Shwe Bo can be reached by car or rail from Mandalay in less than four hours. It is famous for its glazed pottery works from toys, cups, bowls and pots as well as huge water jars. Hundreds of these jars are tied together to make rafts that are floated down the river. The place and other royal parks, lakes, moats and watchtower have been neglected, ravaged and ruined in the last two centuries. With the assistance of the tourism industry, the government has launched upon the reconstruction of the palace buildings and parks, and has dredged the royal lake for the benefit of the visitors and locals.
The Mya Theindan Pagoda was also built by King Alaung Hpaya in his deeds of merit. After one and a half centuries this pagoda was so dilapidated that in 1918 the famous Myanmar novelist James Hla Gyaw repaired, renovated and installed a new ornamental finial. On the demise of the donor, his ashes were interred in the walled enclosure at this pagoda.
The Shwe Tansar Pagoda is one of the oldest in Shwebo. The important aspect is a famous image of Buddha carved out of a very fragrant wood. It is called the Shwe Tazar, which means ornament of beatitude and the pagoda derives its name from this image. The image is so famous that Kings of Burma had vied for it and had taken it to different places.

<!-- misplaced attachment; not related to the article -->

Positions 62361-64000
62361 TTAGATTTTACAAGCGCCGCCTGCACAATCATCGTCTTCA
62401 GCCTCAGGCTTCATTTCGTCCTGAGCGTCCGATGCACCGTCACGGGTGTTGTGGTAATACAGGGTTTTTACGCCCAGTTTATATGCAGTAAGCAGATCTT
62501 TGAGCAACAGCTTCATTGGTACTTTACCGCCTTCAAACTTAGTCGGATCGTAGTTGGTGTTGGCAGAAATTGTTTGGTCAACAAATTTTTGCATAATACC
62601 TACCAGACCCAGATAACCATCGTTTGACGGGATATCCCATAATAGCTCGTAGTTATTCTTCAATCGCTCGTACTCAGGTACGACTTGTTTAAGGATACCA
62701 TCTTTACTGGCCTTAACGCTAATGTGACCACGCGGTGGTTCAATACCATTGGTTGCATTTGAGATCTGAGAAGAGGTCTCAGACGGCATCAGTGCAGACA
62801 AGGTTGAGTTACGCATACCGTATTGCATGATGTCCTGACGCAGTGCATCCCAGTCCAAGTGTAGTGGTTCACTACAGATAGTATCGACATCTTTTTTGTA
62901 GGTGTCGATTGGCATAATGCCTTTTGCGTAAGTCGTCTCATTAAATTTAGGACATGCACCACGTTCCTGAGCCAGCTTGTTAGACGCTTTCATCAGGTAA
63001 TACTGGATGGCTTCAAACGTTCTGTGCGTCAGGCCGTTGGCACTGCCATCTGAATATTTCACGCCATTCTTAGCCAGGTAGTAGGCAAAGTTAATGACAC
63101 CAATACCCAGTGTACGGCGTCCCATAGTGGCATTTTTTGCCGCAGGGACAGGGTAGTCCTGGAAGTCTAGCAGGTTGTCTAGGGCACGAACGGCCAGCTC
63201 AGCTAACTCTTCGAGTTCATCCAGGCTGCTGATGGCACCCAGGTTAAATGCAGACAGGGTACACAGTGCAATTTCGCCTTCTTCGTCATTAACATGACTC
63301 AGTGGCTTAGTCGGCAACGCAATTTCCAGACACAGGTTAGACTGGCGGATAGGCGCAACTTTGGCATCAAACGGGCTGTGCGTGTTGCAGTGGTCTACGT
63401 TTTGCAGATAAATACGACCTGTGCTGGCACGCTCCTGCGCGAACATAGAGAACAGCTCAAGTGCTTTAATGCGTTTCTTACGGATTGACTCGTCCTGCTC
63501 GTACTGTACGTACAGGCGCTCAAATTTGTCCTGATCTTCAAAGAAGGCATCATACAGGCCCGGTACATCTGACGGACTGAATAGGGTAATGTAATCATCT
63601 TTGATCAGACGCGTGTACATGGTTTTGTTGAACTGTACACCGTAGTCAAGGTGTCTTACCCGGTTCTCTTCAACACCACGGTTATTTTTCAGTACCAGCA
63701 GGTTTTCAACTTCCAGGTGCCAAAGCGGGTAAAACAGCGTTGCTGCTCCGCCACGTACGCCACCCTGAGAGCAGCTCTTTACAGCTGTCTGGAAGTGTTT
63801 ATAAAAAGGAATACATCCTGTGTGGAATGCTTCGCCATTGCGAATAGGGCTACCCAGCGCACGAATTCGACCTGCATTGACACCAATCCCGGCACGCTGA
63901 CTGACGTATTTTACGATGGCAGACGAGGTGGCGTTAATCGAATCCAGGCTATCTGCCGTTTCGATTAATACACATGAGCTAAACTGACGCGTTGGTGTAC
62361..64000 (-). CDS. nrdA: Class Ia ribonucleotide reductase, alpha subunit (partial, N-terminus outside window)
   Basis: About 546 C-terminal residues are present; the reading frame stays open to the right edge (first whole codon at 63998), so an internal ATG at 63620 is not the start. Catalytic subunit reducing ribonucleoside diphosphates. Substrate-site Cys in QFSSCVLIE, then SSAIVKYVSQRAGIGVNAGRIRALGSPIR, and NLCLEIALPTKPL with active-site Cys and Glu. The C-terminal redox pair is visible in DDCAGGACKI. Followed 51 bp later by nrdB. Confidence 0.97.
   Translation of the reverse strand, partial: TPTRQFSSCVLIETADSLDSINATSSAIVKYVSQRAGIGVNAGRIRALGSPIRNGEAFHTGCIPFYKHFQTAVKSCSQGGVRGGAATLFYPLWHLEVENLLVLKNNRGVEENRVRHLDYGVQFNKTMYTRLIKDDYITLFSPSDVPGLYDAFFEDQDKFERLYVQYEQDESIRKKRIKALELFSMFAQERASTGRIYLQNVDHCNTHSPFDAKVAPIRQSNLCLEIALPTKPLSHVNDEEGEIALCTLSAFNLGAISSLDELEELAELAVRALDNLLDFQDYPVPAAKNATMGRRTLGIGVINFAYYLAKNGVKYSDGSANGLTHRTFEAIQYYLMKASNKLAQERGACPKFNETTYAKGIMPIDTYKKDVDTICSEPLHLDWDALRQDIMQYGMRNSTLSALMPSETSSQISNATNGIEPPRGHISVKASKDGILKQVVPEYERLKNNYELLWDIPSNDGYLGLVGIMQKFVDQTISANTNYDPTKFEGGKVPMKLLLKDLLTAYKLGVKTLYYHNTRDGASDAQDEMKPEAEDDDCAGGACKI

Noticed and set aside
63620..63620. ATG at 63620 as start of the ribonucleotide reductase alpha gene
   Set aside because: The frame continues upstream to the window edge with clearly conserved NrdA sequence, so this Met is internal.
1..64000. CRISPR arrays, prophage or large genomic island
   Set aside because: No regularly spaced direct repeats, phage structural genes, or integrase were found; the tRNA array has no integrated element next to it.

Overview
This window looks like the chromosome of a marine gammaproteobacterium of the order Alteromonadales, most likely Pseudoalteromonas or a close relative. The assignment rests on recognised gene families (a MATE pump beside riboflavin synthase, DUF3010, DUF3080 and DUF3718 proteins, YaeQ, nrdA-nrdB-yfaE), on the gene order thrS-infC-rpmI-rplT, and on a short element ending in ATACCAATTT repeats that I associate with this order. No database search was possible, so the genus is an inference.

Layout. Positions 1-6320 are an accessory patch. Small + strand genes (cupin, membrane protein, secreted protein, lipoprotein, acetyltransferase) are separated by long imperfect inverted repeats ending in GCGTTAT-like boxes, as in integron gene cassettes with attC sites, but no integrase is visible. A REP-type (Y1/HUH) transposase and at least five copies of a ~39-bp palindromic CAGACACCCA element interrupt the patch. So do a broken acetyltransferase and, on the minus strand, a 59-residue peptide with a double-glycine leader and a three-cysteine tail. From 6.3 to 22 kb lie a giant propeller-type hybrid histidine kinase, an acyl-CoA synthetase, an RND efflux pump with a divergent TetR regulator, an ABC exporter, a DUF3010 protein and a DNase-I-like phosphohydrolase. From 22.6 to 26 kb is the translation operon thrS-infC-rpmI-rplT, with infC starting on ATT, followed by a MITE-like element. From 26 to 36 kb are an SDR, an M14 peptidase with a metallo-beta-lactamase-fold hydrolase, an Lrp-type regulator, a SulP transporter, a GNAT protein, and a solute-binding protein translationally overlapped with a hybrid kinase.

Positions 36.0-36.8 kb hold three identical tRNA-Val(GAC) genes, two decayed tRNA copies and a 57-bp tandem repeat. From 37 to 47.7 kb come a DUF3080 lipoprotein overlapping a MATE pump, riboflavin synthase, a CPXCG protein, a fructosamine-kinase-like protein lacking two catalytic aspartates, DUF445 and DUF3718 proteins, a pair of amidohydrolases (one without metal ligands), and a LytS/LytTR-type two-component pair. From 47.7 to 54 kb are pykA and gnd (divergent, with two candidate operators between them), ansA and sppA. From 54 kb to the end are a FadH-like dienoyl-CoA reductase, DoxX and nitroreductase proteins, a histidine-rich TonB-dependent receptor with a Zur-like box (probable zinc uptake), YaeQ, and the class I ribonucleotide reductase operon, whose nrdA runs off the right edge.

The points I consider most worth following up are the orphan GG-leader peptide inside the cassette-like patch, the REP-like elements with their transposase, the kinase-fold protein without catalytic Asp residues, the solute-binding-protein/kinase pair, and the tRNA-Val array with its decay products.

The Shwe Theindaw Pagoda dates back to the Bagan Period. It derives its name from the venerable ordination hall where monks are ordained into the order. Its unusual feature is that it is enclosed within three walls. The outer two walls are in ruins due to dereliction but the innermost stone wall is well preserved. A visit to these ancient pagodas would be worthwhile.